You have a give for poetic expression and I think that kind of language might even been necessary in any kind of meaningful explanation. I think our lengthy personal visit allowed us to overcome what seems to be an almost entirely definitional language barrier. In all honesty, my redneck roots cause me to vehemently reject many prevailing perceptions and definitions of environmental concern. I have never self-identified as an “environmentalist”, although you you were fairly justified in your assumption based on my deep concern for the environment. Honestly, our views diverge here only slightly. Likewise, I tend to equate “mystical” with a sort of “unexplainability” or randomness that I don’t believe exists in Nature. I am not saying that faith is misguided–it may even be fundamental to understanding all of this–I just choose to put my faith in the potential explainability of the world, though again, not limited to scientific explanation alone.

    While I have always felt nature’s “enchantedness”, it seems worth mentioning that there are risks involved in re-enchanting nature. This may just be paranoia on my part as I can’t really explain it. But, I do foresee potential problems with mainstreaming notions of re-enchantment as a mere cause; a sort of superficial social norm–it just seems to run deeper than that. A more meaningful application would be required. Like the wisdom of Eastern philosophy, it ought/has to be experienced in addition to being taught for it to become a meaningful course of action.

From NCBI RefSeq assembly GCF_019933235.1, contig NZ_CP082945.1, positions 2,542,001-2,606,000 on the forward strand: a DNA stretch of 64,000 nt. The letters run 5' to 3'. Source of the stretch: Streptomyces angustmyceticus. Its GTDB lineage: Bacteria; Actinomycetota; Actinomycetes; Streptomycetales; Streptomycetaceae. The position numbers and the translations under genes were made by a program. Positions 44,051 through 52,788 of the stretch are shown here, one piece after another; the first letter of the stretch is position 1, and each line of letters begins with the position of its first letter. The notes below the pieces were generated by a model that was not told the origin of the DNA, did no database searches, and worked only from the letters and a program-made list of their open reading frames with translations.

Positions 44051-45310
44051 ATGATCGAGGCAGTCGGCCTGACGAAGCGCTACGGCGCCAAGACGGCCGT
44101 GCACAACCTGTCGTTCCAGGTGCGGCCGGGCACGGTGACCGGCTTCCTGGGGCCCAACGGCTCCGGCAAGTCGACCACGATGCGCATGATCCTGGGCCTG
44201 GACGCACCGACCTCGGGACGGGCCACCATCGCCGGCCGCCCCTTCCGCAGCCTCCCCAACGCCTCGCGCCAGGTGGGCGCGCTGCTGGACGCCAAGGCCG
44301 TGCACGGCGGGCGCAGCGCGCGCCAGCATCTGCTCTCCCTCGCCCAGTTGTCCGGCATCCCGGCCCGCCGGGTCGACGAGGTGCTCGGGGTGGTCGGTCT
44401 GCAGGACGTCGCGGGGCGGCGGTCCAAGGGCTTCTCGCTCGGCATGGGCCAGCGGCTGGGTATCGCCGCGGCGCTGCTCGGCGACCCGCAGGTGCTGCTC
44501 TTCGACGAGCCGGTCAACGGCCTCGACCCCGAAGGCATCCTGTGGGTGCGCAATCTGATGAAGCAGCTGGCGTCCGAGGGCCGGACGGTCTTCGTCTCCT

However, I think your assessment of distinction without difference is the kind of unifying principle that ties Heidegger’s disclosure and concealment to Parmenides’ “Goddess Truth” and reveals the complimentary, yet irreducible nature of the world to its essential being which somehow seems to, at once, transcend and include.

    Would love to talk more Heideggar with you again, Should I stop by if you have time after finals? Thank you for your valuable insights here, in your most recent reply in particular.

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    • Kleiner says:

      Great post, and I do think we are closer on this than would appear from the language divide.